I’ve been looking for a clean, simple, readable HTML generator library (for any common server-side language) for perhaps a decade now. There are certainly lots of useful libraries around, and templating and MVC systems abound, but nothing quite appealed. I’ve also tried to create my own, but my efforts had always come unstuck, or otherwise I’ve focused on the big-ticket items (i.e. lists and data-tables). I think, though, I may finally have a solution I’m happy with, which should work reasonably well cross-language. Here’s a surprisingly succinct Python version with no dependencies, which I’m calling HTM Light (dedicated to public domain):
class node(object): # 'c' is for content def __init__(self, tagName, c=None, **attrs): self.tagName = tagName self.content = c if c else  self.attrs = attrs def escape(self, s): return str(s).replace('&', '&').replace('<', '<') \ .replace('>', '>').replace('"', '"') def __str__(self): s = "<"+self.tagName # Handle attributes for k,v in self.attrs.items(): s += " " + k + '="'+self.escape(v)+'" '; s += ">" # Handle content for el in self.content: s += str(el) s += "</"+self.tagName+">" return s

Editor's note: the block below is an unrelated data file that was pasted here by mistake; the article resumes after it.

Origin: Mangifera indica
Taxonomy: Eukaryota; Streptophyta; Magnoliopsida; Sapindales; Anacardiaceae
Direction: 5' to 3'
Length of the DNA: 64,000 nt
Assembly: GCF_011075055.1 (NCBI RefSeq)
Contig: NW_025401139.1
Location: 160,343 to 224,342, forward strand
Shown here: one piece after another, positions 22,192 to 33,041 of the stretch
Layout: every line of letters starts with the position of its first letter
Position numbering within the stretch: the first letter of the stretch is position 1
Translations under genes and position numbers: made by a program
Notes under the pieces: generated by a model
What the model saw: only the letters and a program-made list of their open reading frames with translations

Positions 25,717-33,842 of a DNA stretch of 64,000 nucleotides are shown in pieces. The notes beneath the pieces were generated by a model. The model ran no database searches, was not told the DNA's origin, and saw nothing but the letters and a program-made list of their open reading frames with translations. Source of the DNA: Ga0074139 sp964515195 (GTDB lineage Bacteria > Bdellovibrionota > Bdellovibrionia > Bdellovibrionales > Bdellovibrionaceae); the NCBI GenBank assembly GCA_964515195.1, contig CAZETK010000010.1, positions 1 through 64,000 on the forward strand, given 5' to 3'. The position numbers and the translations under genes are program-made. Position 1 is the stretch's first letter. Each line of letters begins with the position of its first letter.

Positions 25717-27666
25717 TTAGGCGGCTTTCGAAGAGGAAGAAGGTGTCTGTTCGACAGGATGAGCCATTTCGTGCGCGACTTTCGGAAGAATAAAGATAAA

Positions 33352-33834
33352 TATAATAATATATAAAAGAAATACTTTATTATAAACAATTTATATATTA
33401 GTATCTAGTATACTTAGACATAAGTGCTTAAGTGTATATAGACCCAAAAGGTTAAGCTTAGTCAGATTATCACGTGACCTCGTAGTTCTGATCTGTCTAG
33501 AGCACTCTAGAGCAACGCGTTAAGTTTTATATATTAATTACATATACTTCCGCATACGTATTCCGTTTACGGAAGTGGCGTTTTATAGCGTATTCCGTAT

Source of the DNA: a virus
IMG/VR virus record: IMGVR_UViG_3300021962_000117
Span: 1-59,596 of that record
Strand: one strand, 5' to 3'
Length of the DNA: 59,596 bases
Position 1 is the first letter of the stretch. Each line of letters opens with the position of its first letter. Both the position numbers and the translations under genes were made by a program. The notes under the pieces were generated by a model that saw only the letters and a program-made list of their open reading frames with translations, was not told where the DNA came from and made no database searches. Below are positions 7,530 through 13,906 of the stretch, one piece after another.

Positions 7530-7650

Remarkably, that should handle everything in HTML5 barring comments and doctypes. Of course, the contents of style and script tags are just stored as strings and HTM Light never generates singular tags like
img which HTML5 allows. I’m sure there’s other cases I haven’t considered that HTM Light doesn’t handle either. Nonetheless, pretty handy for 20-30 lines of code.
Usage would be as follows:
print \ node("html", [ node("body", "Hello, World!") ])
Or for something marginally more interesting:
print \ node("html", [ node("body", [ node("video", src="helloWorld.webm", Class="myVideoControl", c="Video element not supported") ]) ])
(Note the casing of ‘Class’ to avoid the ‘class’ keyword in Python.) The nice thing about this approach is that it creates an object model first. Hence, one can do:
doc = \ node("html", [node("body")])
doc.content.content.append( node("video", src="helloWorld.webm", Class="myVideoControl", c="Video element not supported") ) print doc
For the same result. Obviously, a jQuery-like find method would be needed for serious object model work.
There’s lot of simple ways this can be extended and I expect to post such extensions in future. Just as one example, adding the following to the
__init__ method (and importing the ‘re’ module):
m = re.findall(r'[\.#]?[\w\d_-]+', self.tagName) self.tagName = m.pop(0) classes = "" for attr in m: if attr==".": classes += " " + attr[1:] elif attr=="#": self.attrs["id"] = attr[1:] self.attrs["class"] = classes
allows you to create very nice code like the following:
print \ node("div.entry", [ node("h2#intro.post", "Introducing the first post"), node("p.important", [ "Welcome to the first post!" ]) ])
Which is almost the way I would like to write HTML itself! The only reason I don’t include this in HTM Light is to keep things clear and avoid the dependency on ‘re’ (or extra code).